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Opening of Workmen'e Hall,…

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The Property Market.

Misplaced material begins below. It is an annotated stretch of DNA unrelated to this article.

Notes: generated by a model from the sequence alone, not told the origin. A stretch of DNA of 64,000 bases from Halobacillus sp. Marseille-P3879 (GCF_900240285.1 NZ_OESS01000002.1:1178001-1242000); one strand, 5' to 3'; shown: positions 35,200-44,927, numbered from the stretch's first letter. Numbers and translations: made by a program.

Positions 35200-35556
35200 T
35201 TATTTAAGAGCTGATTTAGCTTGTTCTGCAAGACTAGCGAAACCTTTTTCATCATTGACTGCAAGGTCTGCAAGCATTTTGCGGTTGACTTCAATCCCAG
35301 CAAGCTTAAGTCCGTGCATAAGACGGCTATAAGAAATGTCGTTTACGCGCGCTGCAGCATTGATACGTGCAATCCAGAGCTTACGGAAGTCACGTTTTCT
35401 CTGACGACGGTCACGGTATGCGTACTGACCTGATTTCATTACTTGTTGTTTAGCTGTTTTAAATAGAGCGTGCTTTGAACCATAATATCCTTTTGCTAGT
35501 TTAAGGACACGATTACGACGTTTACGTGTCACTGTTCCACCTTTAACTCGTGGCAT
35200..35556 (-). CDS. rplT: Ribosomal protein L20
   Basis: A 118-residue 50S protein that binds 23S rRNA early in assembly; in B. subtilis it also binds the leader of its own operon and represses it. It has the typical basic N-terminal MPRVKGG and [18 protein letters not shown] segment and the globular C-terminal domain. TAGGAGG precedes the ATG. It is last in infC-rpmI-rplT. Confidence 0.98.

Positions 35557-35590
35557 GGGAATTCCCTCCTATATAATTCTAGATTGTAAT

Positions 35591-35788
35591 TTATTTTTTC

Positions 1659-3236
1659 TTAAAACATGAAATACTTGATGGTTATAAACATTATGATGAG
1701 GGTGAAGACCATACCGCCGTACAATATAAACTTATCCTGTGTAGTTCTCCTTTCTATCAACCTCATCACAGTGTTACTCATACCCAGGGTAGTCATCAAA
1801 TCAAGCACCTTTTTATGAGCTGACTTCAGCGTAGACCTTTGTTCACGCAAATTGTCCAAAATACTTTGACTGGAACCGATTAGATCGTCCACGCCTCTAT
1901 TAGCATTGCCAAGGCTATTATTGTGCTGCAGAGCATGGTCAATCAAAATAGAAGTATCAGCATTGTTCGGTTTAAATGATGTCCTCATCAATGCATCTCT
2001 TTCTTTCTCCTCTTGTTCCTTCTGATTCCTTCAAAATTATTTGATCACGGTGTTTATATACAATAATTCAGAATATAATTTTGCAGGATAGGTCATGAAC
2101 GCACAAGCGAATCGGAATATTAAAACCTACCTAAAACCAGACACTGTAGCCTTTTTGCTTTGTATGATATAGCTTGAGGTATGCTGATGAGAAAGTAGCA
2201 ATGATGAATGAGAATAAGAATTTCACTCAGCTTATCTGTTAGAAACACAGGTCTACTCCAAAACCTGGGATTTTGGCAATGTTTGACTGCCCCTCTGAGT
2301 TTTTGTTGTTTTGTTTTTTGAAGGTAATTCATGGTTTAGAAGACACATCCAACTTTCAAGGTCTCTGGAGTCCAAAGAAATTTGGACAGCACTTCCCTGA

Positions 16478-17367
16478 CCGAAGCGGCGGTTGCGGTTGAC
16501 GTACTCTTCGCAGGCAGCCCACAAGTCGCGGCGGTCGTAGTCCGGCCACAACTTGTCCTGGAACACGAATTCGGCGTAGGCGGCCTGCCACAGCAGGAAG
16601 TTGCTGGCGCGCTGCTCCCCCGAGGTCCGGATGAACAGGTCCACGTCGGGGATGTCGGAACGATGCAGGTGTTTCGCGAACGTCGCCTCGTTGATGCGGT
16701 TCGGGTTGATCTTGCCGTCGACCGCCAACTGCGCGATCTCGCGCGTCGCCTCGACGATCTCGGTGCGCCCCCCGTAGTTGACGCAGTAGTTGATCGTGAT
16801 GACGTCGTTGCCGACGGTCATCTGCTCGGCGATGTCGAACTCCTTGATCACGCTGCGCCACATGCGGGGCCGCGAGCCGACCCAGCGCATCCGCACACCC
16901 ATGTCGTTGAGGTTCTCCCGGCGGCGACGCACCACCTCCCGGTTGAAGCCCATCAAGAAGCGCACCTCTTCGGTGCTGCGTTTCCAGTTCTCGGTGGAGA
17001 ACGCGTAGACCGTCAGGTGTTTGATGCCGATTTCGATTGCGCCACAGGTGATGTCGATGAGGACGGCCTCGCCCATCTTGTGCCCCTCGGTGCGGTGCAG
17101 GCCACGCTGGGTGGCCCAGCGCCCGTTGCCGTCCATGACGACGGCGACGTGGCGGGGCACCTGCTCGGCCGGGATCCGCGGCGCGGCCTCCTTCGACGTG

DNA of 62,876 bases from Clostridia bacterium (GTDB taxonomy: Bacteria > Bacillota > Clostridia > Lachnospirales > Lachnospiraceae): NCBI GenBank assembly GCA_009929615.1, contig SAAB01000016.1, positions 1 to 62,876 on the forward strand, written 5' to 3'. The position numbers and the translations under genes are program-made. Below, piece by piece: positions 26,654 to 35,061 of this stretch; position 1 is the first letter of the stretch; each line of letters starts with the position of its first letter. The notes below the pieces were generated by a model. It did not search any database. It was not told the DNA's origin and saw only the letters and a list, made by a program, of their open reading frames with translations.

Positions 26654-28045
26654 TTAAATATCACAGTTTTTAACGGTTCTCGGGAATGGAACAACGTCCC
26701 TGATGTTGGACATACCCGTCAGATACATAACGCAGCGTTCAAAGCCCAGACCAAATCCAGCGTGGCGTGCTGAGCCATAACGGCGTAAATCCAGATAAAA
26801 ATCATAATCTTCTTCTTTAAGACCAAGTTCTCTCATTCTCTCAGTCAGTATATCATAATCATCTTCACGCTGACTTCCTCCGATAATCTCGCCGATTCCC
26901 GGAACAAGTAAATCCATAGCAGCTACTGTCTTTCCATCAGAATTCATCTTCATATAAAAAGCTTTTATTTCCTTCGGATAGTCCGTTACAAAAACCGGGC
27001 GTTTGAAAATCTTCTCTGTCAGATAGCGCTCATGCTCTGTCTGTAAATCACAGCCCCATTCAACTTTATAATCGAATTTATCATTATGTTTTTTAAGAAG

WORDS OF WISDOM. Be not content to aim high-shoot. A difficulty is at the door of every delight. Think only what is right to do, and then do it. The life that does no good is guilty of much harm. Worry is the hard work that never pays any wages. Every character is the joint product of nature and nurture. The animosities are mortal, but the humanities live for ever. Every duty we omit obscures some duty we should have known. If you want to make a lifelong enemy of a man, prove that he is wrong. Chance is a word void of sense. Nothing can exist without a cause. Politeness is a self-imposed rule of right con- duct which governs every action. Everything is possible; but without labour and failure nothing is achieved. 17, All art deals with nature and truth, but not with all nature and all truth. If men will have no care for the future, they will soon have sorrow for the past. The moment we feel angry in controversy we have already ceased striving for truth. It is better to say, "This one thing I do," than to say, "These forty things I dabble in." Be not diverted from your duty by any idle reflection the world may make upon you. Hear both sides, and all will be clear; hear but one, and you will still be in the dark. Those above should not oppress those below, nor those below encroach on those above. To persecute the unfortunate is like throwing stones on one who has fallen into a well. Be generous. The world loves a magnanimous soul. Large-heartedness is always popular. Every day brings its own blessing, hidden, I;k perchance, beneath the cloak of suffering. All understanding of history depends on one's understanding the forces that make it, of which religious forces are the most active and the most definite. If a man does not exercise his arm, he develops no biceps muscle and if a man does not exercise his soul, he acquires no muscle in his soul-no strength of character, no vigour of moral fibre, nor beauty of spiritual growth. The secret of a happy life does not lie in the means and opportunities of indulging our weak- nesses but in knowing how to be content with what is reasonable, that time and strength may remain for the cultivation of our noble nature. Peace is a power. It is favourable to clear thinking, wise acting, and noble living. A mind in turmoil cannot exercise sound judg- ment. Worry wears away the life and wastes the energies. Fear, anger, malice, turmoil, all distract the mind. Let perfect peace reign, and the soul shall be strong. ALWAYS Be fair. Judge not. Be not selfish. Make haste slowly. Shun debt as the plague. Give what you can afford. <. Attend to your own affairs. Cultivate a charitable attitude. Beware of making rash promises. Remember that spite doesn't pay. Have the courage of your opinions. Love your neighbour-in moderation. If you do all this you'll be a comfort to yourself and friends, and a credit to the com- munity. HOME. Home is the one place in all this world where hearts are sure of each other. It is the place of confidence. It is the place where we tear off that mask of guarded and suspicious oldness which the world forces us to wear tn self- defence, and where we pour out the unreserved communications of full and confiding hearts. It is the spot where expressions of tenderness gush out without any sensation of awkward- ness, and without any dread of ridicule.- ROBERTSON. AVOID CHEAP CHARITY. Weeping was always a coward's weapon. A tear, as a tear, is as ineffective as any other drop of salt water, yet people make the mistake of reverencing it, as if weeping over a thing were going to perform some kind of a miracle and right any kind of a wrong. You might weep, for instance, over a starving family until you shed an ocean of tears, yet it wouldn't keep them from perishing of hunger. It is only when you begin to sob with your purse that you relieve their sufferings. It isn't the people who mingle their tears with ours when we are un- fortunate, and poor, and downcast, who help us. It is those who sympathise with the offer of work, or a timely loan, or helpful counsel. Nothing else on earth is so plentiful and cheap to give as tears, but unless they are backed up with good deeds and hard cash nobody has a right to attempt to sustain a reputation for charity on them. WHOLESOME ENJOVMENT. All real and wholesome enjoyments possible to man have been just as possible to him since first he was made of the earth as they are now; and they are possible to him chiefly in peace. To watch the corn grow and the blossom set; to draw hard breath over ploughshare and spade; to read, to think, to love, to hope, to prayâ these are the things to make man happy; they have always had the power of doing theseâthey never will have power to do i-nore.-RuslEIN. NATURE'S FAILURES. How many millions of seeds perish ere one fructifies; how tremendous are the energies which result in a single effect. Nature is extravagant, lavish on every hand, in every province of her work, and in none more so than that of what we like to think the noblest and most important--mttn. She lets the great majority of human creatures perish at the moment of birth, or in the first few months of infancy. She brings but a moiety of the survivors to the allotted span, and of these how few in the ripeness of physical and mental powers. Her failures arc numberless and commonplace her successes striking because so singular. Generations are mown down into nameless graves; races perish, and their thoughts with them; worlds go out of existence, and Ehc cares not that they are forgotten. PERSONAL WORK. The world, if ever it is to be reformed by men and through men, can only be so by the personal intercourse of living menâliving epistles, not dead ones. Love, meekness, and kindness, for- bearance, unselfishness, manifested in human souls, uttering themselves by word, look, and deed, and not by mere descriptions of these sentiments or essays upon them, can alone regenerate man. The living Church is more than the dead Bible, for it is the Bible and something more. It is the Bible alive. It is its effect, itft evidence, its embodiment. -Noitw MACLXOB.